I am surrounded by perfectionists.
We want it ALL: make the company millions of dollars, have the next great idea, challenge our intellect, create a new product, find a new recipe, raise the geniuses who will make a positive impact on the world. We are goddesses on a hill, orchestrating our world with the wave of an omnipotent hand, bright blue energy surges out of our hands, all is in our power and under our command!
(Sound effects please.)
What? You know you have thought the same thing. Wouldn’t 100% perfection be the very best thing in the whole world?
What does 100% mean anyway?
If you are a 100%-er, here is what I think you are striving for:
Happiness as a result of maximum control of the Universe.
Happy spouse, happy kids, happy boss, happy in-laws, happy house.
But in order to have all of this, you are expecting 100% cooperation from all of the elements that you have no control over. Yeah, that is just mathematically impossible.
I mean, I know I’m good, but I’m not that good.
Here’s the thing about perfectionists. You think that you should be able to control things like the weather, like cats, like projectile vomiting. You say to yourself, ‘If only I thought of this in advance…If only I had stopped to think out every aspect of the plan and had a contingency for everything, then I wouldn’t have been surprised by this.’ Sound familiar?
You know the scenario.
When perfectionism strikes: It’s Sunday morning, the day you have been waiting for all week. You remembered everyone’s Sunday breakfast favorites. Nobody asked for anything that you forgot to buy. Check!
Then all the kids are showered, nails cut, hair combed, looking like angels, and all done with minimal tears. Check!
You get everyone into the car using your Supermommy voice. You know the one: ‘Does anyone want to hear my story about the magic dragon who sat in the car seat just like you? Mommy loves you!’ Check.
And holiest of miracles, you are 4 minutes early when you pull out of the driveway. Happy face in place. Check!
Heart racing….toes curling…knuckles white….you tell yourself….It’s perfect. It’s perfect. I did it. It’s perfect.
And then, in his exuberance and excitement, as soon as the car door opens, your son runs ahead and accidently swipes the side of a dirty pickup truck. Your perfectly presentable, 6-year-old angel is now covered with dust all down the side of his perfectly ironed khaki pants. ***!!!!!***
The worst part comes now when the self-doubt begins. ‘If only I held his hand! If only I was a better parent, he would know not to run from me! If only I had considered that yes he would run from me, then I would have put him in the grey pants that don’t show the dirt!’ All the good parts of your day are forgotten.
This is simply no way to live.
The secret to staying zen.
On a good day, women say to me, ‘You are so zen! With 4 kids? How do you do it?’
I am happy to share with you my secret:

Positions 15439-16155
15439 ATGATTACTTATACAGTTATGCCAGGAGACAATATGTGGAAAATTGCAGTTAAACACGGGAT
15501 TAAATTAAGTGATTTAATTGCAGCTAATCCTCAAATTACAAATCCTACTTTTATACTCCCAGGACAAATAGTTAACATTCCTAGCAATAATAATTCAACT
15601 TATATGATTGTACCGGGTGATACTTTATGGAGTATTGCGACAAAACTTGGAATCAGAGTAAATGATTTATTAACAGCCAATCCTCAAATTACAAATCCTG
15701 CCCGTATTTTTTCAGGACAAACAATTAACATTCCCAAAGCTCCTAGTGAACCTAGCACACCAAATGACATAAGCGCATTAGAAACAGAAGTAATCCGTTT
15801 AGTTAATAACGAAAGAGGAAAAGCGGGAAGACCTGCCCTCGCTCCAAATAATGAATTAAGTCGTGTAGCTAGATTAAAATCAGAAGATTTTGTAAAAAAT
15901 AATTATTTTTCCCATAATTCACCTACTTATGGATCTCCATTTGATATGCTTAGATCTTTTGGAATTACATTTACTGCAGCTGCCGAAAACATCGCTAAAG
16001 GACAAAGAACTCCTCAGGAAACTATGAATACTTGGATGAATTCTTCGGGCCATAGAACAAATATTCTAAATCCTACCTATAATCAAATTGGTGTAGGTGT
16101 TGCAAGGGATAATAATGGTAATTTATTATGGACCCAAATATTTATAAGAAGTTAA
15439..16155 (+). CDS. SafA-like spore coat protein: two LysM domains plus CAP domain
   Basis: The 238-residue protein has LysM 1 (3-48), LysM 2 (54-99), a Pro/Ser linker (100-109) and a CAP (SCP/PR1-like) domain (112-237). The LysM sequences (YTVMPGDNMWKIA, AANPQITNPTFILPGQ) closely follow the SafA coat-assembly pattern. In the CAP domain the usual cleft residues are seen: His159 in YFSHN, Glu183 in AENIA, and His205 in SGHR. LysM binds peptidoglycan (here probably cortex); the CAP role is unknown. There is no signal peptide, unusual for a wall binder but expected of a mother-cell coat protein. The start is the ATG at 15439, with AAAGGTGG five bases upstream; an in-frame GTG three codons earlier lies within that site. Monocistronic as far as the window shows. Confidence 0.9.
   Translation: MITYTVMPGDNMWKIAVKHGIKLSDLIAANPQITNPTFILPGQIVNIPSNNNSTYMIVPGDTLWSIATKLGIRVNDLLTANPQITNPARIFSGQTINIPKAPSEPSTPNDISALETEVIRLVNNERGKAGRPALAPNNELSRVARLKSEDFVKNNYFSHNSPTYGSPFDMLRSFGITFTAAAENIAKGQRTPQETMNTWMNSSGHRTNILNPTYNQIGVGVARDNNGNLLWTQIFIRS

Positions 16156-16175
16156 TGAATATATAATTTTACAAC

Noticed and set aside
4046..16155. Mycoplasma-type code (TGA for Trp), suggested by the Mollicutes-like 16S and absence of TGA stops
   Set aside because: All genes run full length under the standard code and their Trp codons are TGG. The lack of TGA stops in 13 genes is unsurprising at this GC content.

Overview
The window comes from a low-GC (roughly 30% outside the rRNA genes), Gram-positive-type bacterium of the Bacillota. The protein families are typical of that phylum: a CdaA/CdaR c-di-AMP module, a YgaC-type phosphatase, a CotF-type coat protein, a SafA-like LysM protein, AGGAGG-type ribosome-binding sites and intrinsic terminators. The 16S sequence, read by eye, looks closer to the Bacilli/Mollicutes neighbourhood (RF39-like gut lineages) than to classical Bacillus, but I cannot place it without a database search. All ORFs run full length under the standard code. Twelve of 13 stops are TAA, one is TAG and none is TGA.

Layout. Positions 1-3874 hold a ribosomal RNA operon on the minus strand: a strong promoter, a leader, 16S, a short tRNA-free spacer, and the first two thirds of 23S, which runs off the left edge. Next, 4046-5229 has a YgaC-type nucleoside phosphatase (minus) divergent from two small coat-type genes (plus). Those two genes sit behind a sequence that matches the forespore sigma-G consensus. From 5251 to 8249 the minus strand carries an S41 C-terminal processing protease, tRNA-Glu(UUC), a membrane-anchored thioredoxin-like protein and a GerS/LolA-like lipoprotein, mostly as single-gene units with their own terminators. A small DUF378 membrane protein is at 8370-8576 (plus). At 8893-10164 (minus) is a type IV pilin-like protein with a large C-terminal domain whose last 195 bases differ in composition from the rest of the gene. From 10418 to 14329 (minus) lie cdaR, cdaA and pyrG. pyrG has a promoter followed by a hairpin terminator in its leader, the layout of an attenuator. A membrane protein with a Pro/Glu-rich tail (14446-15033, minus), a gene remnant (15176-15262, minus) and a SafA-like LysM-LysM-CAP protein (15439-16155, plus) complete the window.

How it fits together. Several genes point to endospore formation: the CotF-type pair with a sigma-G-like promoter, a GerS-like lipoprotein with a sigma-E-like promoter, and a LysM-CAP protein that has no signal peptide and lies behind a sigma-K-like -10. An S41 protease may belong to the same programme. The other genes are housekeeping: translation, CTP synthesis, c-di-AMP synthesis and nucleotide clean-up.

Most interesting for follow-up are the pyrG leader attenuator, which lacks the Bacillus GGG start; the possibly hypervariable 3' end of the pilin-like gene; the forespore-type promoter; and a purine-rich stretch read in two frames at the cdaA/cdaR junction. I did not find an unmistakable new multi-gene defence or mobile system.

I know even when everything is going perfectly perfect, there is always at least a 10% chance of crazy, unpredictable, Hollywood-worthy, I-never-ever-could have seen it coming … something.
One of the gifts my four kids have given me is the understanding that control is relative. My belief that I am in control, is just a feeling I get when all the parts of the wheel are running smoothly and in tandem.
My kids are little universes unto themselves with minds and intentions all their own, to say nothing of the spouse.
Does this make you feel better?
Here is what I am proposing: Give yourself a 10% buffer to perfection.
Look at it this way: When you make a budget, you wisely included a 10% buffer to make sure you are always accounting for unknown expenses, right?
When you make a time schedule, you wisely incorporate 10 extra minutes for the long traffic light, right?
Of course you do! Because with time and money we understand that these areas are not absolutes. As excellent as we are at planning and budgeting, there will always be something.
It’s the same with life in general. When surprises hop up in your life, repeat after me: ‘This is part of the 10%. No problem! I have already made space in my life for the UNKNOWN. I fully understand that this is just a part of the mathematics of life.’
Acknowledge that the unknown is inevitable and you will not be (as) shocked when it arrives.
I propose today that you stop requiring yourself to have x-ray vision, iron-trap memory (how many times do we beat ourselves up for forgetting something?), perfect health, smooth hair, reptilian reflexes, the list goes on.
Question: When the taxi driver reads the address wrong and drives you an hour out of your way? Answer: 10%.
Question: When the chocolate you just bought is grey when you open it? Answer: 10%.
Question: When your child licks a park bench? Answer: 10%.
I hope the 10% rule will help you to relax a bit. I’m not telling you to stop striving for perfection. Just tell yourself that 90% perfection is pretty darn good.
Feel free to send me your story of when something messed up your attempt at perfection. I love those stories!